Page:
The only ways for SDL to use multiple source textures in one draw call (which is what batching does; try to cram as much into one draw call as possible to minimize draw call overhead) would be to either use an array texture, which isn’t available everywhere and has the pesky limitation of all textures inside having to be the same size and pixel format, or use bindless texture arrays, which is really only possible on newer OpenGL versions (and has limitations in Metal). In either case it would then have to somehow pass the index of each texture along with the texture vertices.

I bow to your superior knowledge, but it’s not what icculus said in this post. There the question was asked:

What i have heard is that the flushing happens when you render a new texture, so if you render 2 sprites multiple times it is way faster to render A A B B rather then A B A B, since it only has to flush 2 times rather then 4, is this correct?

to which the reply was:

This will not flush at all in 2.0.10, assuming those SDL_Textures haven’t changed in some way between SDL render calls.

He does go on to say:

That being said, when flushing does happen, it benefits from using the same texture twice in a row, as SDL is now smart enough to only bind the texture once (in GL, Direct3D, etc) and draw from it multiple times, so you’ll see performance increases in this scenario beyond the higher-level “flushing” that SDL does.

So I wonder if we are talking about two different kinds of batching. I was referring to SDL’s internal batching, first enabled in SDL 2.0.10, which is independent of the backend and seemingly can batch multiple source textures. Whereas you may be talking about a lower-level batching within OpenGL.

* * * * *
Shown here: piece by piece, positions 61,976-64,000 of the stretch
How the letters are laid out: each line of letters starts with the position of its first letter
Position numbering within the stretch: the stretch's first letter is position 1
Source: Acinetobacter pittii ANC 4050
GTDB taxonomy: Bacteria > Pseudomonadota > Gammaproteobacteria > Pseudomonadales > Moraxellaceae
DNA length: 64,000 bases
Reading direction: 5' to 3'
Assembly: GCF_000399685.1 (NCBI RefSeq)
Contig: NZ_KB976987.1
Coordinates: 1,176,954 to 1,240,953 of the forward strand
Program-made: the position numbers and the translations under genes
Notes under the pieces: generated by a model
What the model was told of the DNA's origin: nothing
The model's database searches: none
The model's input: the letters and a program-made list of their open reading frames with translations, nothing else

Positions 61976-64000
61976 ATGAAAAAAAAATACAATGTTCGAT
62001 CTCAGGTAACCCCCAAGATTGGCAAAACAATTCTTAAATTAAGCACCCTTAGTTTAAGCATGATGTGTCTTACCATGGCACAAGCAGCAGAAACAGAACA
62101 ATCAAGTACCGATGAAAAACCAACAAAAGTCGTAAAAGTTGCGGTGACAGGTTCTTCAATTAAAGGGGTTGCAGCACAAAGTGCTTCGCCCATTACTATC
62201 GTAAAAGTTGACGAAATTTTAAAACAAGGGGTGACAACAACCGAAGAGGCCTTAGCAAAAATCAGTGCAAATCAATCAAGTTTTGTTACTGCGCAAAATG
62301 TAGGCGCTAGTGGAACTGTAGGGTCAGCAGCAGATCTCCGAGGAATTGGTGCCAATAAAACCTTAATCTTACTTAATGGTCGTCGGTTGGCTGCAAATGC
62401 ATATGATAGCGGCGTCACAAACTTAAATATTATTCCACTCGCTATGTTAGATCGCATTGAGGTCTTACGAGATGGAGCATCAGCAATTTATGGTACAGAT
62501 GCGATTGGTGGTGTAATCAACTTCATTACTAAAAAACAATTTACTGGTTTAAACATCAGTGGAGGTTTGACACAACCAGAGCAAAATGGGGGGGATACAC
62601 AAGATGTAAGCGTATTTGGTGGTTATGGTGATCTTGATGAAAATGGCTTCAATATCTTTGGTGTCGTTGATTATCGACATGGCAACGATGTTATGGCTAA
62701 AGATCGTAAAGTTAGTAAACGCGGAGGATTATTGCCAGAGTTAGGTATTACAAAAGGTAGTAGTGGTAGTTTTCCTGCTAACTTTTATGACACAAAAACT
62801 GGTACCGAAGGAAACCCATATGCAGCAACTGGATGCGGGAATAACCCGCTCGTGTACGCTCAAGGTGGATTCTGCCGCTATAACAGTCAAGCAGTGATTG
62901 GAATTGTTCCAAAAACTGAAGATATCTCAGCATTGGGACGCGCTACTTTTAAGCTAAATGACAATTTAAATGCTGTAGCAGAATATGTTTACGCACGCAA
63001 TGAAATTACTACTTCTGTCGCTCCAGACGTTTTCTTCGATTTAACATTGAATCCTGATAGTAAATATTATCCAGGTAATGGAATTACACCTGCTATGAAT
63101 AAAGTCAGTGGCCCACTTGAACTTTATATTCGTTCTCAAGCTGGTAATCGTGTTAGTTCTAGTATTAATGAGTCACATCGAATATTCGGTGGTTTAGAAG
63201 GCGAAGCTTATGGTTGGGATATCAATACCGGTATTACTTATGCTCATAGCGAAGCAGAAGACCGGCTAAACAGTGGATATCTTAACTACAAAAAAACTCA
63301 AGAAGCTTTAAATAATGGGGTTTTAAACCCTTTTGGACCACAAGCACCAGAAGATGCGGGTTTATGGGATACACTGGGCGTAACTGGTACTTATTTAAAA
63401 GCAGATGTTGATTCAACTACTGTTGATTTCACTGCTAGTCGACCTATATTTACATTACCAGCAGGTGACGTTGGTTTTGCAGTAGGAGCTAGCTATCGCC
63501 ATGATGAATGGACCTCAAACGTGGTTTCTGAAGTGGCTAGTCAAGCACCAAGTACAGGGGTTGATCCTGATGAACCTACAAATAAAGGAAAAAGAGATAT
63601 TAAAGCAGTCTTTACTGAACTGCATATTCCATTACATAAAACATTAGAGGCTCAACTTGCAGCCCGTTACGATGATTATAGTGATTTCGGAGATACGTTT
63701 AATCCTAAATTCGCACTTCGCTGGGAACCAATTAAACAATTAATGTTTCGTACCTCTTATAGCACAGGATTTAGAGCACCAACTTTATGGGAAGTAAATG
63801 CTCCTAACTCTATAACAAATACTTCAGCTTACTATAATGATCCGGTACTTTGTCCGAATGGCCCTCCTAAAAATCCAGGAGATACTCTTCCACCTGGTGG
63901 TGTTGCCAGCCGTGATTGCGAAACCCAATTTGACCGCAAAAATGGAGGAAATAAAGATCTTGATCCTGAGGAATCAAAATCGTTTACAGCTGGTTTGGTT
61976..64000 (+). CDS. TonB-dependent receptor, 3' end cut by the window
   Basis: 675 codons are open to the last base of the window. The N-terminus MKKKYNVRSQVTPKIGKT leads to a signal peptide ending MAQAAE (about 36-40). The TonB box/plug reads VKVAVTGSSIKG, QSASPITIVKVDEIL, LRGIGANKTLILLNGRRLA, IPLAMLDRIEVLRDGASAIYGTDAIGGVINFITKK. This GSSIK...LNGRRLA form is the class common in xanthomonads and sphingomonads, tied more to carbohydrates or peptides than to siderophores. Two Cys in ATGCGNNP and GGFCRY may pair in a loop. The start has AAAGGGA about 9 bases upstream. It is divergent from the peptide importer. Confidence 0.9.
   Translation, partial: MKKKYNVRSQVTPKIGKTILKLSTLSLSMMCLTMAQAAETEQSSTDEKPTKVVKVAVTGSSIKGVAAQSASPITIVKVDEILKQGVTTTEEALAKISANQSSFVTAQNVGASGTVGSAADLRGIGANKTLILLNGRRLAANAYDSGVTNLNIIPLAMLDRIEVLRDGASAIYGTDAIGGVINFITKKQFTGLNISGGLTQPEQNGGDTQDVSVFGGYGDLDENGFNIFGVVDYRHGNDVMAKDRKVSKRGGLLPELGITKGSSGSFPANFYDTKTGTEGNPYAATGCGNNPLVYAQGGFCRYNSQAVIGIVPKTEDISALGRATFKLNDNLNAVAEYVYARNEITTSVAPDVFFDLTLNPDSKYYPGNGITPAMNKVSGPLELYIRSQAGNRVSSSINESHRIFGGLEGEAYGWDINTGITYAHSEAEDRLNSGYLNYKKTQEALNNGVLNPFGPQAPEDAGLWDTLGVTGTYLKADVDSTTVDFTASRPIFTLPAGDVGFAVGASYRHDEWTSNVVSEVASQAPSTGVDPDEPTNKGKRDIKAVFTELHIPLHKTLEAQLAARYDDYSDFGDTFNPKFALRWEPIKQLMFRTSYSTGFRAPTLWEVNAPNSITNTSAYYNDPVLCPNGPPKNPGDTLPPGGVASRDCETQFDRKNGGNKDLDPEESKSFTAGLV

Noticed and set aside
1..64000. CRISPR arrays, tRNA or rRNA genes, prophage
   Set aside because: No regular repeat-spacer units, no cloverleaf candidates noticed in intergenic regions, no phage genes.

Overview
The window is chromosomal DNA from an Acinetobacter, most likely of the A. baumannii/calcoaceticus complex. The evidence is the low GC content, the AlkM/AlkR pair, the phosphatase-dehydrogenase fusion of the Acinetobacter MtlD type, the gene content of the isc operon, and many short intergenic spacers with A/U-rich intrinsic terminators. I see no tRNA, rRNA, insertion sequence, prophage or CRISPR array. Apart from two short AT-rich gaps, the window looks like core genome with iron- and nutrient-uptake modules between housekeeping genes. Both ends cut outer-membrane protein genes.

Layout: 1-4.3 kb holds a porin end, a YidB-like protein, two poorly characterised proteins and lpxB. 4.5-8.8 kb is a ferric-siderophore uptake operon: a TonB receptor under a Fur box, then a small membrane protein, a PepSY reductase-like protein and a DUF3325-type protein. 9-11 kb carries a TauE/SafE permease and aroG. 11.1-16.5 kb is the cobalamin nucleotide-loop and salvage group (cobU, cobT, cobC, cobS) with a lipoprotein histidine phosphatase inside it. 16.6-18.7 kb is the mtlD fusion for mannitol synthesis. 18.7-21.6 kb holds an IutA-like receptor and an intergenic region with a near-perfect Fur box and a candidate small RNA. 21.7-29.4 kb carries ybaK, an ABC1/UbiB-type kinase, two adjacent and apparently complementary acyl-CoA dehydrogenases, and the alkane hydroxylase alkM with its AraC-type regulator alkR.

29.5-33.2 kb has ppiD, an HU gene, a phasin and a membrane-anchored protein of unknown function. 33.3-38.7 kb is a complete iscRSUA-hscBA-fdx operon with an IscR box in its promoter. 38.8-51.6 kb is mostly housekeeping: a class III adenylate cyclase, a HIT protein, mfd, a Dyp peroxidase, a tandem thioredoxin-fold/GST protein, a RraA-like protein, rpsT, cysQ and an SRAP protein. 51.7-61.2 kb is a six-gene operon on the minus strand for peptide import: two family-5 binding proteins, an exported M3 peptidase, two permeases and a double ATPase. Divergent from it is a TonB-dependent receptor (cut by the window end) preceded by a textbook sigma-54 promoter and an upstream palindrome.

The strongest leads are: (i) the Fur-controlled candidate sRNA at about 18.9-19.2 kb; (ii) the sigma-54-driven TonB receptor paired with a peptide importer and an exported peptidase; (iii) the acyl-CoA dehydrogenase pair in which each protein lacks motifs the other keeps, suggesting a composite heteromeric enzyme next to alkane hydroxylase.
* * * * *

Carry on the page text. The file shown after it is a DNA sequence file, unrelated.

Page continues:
I was talking about SDL’s batching. It doesn’t batch different source textures into one draw call, at least as far as I know, given that it has to be implemented on top of GPU APIs that don’t support doing that*

I’m assuming @icculus was talking about using texture atlases.

The last paragraph you’re quoting seems to be talking about how even without batching (turned off or just not present) SDL is smart enough where if you call SDL_RenderCopy() twice with the same source texture it won’t waste time (and incur a state change) by binding the same texture again for the second RenderCopy call (it’ll still do two draw calls though).

*with the exception of something like instanced rendering with array textures or bindless texture arrays

That’s not how I read his post: he referred to SDL_Textures in the plural. We should perhaps wait for him to comment.

Yes, it won’t bind the same texture twice, because now it caches this state and knows not to bind it again, which wasn’t true in earlier versions of SDL.